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What is peer learning?
A ‘peer’ within a school environment is a fellow student who does not have a position of authority over the other. Peer learning in a school is a two-way process whereby students learn from each other by sharing ideas, knowledge and experience.
Peer to peer learning has been described as ’… a way of moving beyond independent to interdependent or mutual learning…’ (Boud, 1988).
The advantages of peer learning
Peer learning is still a fairly new concept within a school or tutoring setting, but there are many benefits to this way of learning, as students can accelerate their learning by discussing their ideas with other students and taking part in peer to peer activities.
Student engagement can be vastly improved as students become active learners rather than passive.
When taking part in peer learning, students will often have the opportunity to:
- Learn leadership skills
- Increase their confidence
- Gain personal insight in self reflection and discovery
- Discuss and challenge class topics
- Develop skills in organising and planning
- Develop social skills
- Work with others
- Learn to give and receive feedback positively
- Evaluate their own learning
- Learn how to cooperate with others
- Learn how to be sensitive to their peers’ feelings
There are also many advantages of peer learning for teachers and tutors, including:
- Improved student engagement
- Students may progress faster with accelerated learning and a deeper understanding
- There is less time spent on marking by utilising peer assessment
- Peers offer some advantages unavailable to teachers and tutors, as students may be more likely to relax with a peer, especially if they are shy or lacking in confidence
- It can be financially efficient, as an alternative to hiring more staff members
Peer learning in the classroom
Peer learning in the classroom requires sophisticated teaching expertise. As educators begin to realise the advantages of peer learning they can improvise and mistakenly adopt it without much planning and consideration. This can cause students to become confused and key opportunities to develop skills can be missed.
Peer learning needs a formalised, systematic approach so that students can learn how to learn – this is not something that necessarily comes innately as different pupils learn in different ways. Some may prefer visual learning, others can benefit more from auditory learning but the point still stands that one size does not fit all in a classroom environment.
What is peer assessment?
One of the ways in which you can encourage peer learning is known as ‘peer assessment’, where students mark each others’ work. While this may seem a questionable idea at first, there is much research to highlight the numerous benefits of peer assessment. To avoid any negative issues, peer assessment must be monitored very closely by the teacher or tutor and it is imperative that the teacher creates an environment where negative comments are forbidden.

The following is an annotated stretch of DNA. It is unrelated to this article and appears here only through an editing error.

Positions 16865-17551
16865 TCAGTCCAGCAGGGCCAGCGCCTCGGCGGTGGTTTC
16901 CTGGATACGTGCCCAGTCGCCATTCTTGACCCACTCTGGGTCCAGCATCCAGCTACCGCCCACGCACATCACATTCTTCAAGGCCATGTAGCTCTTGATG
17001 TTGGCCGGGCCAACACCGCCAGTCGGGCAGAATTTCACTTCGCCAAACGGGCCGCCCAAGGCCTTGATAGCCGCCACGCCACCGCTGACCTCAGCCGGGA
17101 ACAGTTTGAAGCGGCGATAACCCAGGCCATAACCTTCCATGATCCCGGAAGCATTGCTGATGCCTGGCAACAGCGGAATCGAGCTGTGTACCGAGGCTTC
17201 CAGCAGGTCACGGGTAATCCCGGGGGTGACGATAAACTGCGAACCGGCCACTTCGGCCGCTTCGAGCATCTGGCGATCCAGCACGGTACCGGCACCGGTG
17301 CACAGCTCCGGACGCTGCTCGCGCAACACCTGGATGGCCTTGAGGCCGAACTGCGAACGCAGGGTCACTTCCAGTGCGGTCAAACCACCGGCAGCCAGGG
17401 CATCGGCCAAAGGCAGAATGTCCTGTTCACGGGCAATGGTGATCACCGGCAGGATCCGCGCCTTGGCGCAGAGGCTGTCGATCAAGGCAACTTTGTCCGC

Tips on how you can make peer assessment work for constructive learning include:
- Creating small groups or pairs of students
- Ensuring that students adhere to set marking frameworks
- Involve the students in creating the marking frameworks
- Carefully pairing and grouping students of similar ability
- Teaching your students how to provide feedback
- Anonymous marking
Examples of peer learning
There are numerous models for different types of peer learning, including:
- Students in the same class learning from each other
- Students from different year groups learning from each other – known as cross-age peer tutoring
- Discussion groups
- Buddy systems
- Study groups
- Homework groups
- Counselling groups
- Peer assessment
- Pair and share activities
- Collaborative project work
There are also many ways to use peer learning in the classroom, including:
- Peer assessment frameworks
An example of a peer assessment strategy is the ‘feedback sandwich’ whereby the teacher or tutor gives a framework for students to follow – one positive observation and one piece of constructive criticism sandwiched by another positive observation.
You can also teach your students how to use words thoughtfully and positively so as not to jeopardise their peers confidence in learning and their own abilties, such as:
‘This is great….but have you considered this…?’
‘What made you decide on this answer….?’
‘The best part of this essay /painting / project is….’
- A reward system
Teachers or tutors can reward their students for providing feedback, or students can reward each other when they think a peer has worked hard. Rewards could be pin badges, medals, books or pens – or even writing a student’s name on an achievement board.
- Modified jigsaw technique
To do this, the teacher or tutor gives each peer learning pair a sub-topic to discuss, and they can then present their knowledge to the rest of their team. The rest of the team then present their different sub-topics. Collectively, the students will have learnt about one whole topic. This teaches students that individual contributions can help a larger group as a whole.
- Written prompts
The teacher or tutor can provide students who are teaching others with written prompts, in case they are nervous.
- Intervene if needed
If the teacher or tutor sits alongside the peer group, they can help out if needed, or fill in any gaps.
It is clear that the advantages in peer learning outweigh any reservations – but careful planning and consideration is needed by teaching staff before implementing. When managed well, peer learning benefits both teachers and students – a win-win!